Learfield IMG College, the multimedia conglomerate that spent big over the last decade to buy up radio, marketing and sponsorship rights for top athletics programs, quietly approached several schools this spring amid the COVID-19 pandemic asking for 60-day delays to make scheduled payments before the last fiscal year ended on June 30 and to restructure deals in ways that would reduce or eliminate schools’ guaranteed rights fees, according to officials at nine schools that have partnerships with the company.
Learfield IMG, according to some of those officials who spoke to USA TODAY Sports on the condition of anonymity due to the sensitivity of the situation, has even raised the prospect of drastic measures like activating force majeure clauses to get out of contracts if schools aren’t willing to renegotiate.
Some schools have agreed to replace their guaranteed distributions from Learfield IMG with a revenue-share arrangement, citing the possibility they would not be able to collect any sponsorship money at all in the near-term if football isn’t played this fall.
“We want to be good partners and we know there’s a lot of uncertainty now,” TCU athletics director Jeremiah Donati said.
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But administrators at other schools, whose budgets have already been upended by the cancellation of the NCAA basketball tournament and expected loss of football revenue this year in even a best-case scenario, have been angered by the company’s approach. They see Learfield IMG as using the pandemic to either get out of some of their less-profitable deals or secure more favorable terms on contracts that, in many cases, extend out for years.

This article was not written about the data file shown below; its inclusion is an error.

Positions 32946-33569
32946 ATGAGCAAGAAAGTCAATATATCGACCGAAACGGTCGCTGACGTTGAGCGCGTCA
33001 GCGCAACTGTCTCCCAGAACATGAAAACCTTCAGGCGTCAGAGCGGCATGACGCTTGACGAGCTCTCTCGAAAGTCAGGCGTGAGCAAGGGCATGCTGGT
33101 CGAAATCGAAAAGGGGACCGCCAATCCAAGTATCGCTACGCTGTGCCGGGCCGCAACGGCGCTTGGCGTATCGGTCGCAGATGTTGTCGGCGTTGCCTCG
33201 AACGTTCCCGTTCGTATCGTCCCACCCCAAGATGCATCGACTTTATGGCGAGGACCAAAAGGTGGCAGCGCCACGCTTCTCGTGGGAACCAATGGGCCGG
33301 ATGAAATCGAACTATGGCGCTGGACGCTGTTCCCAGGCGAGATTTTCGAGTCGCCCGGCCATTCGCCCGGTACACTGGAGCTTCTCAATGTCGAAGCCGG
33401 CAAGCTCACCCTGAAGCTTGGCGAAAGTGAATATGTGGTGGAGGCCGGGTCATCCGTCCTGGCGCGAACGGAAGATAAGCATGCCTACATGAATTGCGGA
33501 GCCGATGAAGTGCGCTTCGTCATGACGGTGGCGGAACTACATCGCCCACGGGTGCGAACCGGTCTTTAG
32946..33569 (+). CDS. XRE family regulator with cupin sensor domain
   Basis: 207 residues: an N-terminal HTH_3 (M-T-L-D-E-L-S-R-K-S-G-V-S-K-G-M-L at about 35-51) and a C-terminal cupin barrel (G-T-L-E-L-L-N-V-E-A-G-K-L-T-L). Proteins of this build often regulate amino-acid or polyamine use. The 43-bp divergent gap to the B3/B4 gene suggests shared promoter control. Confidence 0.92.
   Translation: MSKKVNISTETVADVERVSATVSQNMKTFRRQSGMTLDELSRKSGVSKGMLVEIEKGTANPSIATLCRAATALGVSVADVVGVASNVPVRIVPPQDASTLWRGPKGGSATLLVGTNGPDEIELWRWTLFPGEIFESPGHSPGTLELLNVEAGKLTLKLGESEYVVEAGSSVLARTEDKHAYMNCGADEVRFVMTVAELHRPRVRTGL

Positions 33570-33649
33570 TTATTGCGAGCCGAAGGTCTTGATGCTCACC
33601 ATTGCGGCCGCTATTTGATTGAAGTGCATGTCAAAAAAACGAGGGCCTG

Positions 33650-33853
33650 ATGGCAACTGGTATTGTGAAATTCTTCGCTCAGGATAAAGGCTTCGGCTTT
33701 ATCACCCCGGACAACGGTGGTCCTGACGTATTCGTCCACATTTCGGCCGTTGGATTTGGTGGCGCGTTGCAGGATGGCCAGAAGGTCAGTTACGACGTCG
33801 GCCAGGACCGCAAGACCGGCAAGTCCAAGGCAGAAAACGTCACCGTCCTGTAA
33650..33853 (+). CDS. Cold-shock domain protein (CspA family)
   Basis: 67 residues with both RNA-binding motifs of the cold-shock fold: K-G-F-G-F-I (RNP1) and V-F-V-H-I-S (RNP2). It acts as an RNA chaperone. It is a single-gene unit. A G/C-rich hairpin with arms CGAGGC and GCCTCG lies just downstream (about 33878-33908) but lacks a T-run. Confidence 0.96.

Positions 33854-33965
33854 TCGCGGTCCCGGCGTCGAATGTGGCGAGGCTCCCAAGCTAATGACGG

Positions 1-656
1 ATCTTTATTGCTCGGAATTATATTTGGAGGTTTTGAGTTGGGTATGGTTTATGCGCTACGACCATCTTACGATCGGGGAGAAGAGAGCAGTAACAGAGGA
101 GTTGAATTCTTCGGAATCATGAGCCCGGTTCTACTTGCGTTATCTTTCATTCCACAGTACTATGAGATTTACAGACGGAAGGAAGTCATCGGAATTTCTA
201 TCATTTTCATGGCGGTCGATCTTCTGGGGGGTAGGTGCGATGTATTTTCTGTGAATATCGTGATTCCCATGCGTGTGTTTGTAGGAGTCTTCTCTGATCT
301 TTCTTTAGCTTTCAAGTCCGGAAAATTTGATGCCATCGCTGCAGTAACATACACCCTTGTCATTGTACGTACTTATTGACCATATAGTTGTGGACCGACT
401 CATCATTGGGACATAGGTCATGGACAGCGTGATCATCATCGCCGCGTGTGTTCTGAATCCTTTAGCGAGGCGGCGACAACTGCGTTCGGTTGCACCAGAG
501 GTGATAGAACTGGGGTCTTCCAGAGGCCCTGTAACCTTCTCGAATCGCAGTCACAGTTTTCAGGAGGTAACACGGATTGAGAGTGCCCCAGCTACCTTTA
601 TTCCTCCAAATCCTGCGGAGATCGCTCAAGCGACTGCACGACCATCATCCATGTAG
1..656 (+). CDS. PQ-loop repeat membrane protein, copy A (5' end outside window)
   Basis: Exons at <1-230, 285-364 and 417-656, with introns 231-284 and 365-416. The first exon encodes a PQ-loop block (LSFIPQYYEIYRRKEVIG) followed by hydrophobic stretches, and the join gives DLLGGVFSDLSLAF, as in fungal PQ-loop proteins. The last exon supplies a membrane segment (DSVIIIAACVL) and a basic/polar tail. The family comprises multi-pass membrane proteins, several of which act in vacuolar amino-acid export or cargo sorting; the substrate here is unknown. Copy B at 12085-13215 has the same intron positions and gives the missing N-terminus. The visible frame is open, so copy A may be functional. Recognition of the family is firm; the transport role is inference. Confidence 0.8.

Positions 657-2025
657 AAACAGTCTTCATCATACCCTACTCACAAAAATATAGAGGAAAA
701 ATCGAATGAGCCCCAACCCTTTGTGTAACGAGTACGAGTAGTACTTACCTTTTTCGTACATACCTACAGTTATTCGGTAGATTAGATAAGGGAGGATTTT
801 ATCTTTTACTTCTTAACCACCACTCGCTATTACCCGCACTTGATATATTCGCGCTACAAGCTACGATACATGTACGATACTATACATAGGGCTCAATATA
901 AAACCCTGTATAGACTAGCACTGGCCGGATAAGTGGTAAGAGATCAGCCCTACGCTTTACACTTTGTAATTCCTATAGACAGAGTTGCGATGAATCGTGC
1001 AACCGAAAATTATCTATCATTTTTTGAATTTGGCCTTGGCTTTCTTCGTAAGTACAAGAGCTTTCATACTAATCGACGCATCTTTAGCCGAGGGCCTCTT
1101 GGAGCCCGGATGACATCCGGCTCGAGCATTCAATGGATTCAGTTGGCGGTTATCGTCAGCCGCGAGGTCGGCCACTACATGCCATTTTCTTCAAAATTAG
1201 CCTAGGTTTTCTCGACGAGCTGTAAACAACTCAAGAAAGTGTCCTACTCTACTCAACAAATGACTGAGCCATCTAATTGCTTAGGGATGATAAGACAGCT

Said one Group of Five administrator: “People are madder about this than anything I’ve seen in my years as an AD.”
Learfield's reach in college sports
The Learfield IMG College name has a familiar ring to college sports fans because one aspect of the company’s business involves acquiring a school’s local radio and TV rights and then arranging networks for the broadcasts of games and coaches’ shows. The company also acquires the school’s marketing and sponsorship rights, then bundles everything together, selling packages to companies that can include anything from ads during a game broadcast to signage in a stadium.
After a reported $2 billion merger between Learfield and IMG College in 2018, which was only approved after a lengthy investigation by the Department of Justice into whether or not it would represent a monopoly, the combined company has become one of the most powerful entities in college sports. Its portfolio includes 54 of the 65 schools in the Power Five, dozens more programs throughout Division I and deals with the Big 12, the Big Ten and the Rose Bowl stadium.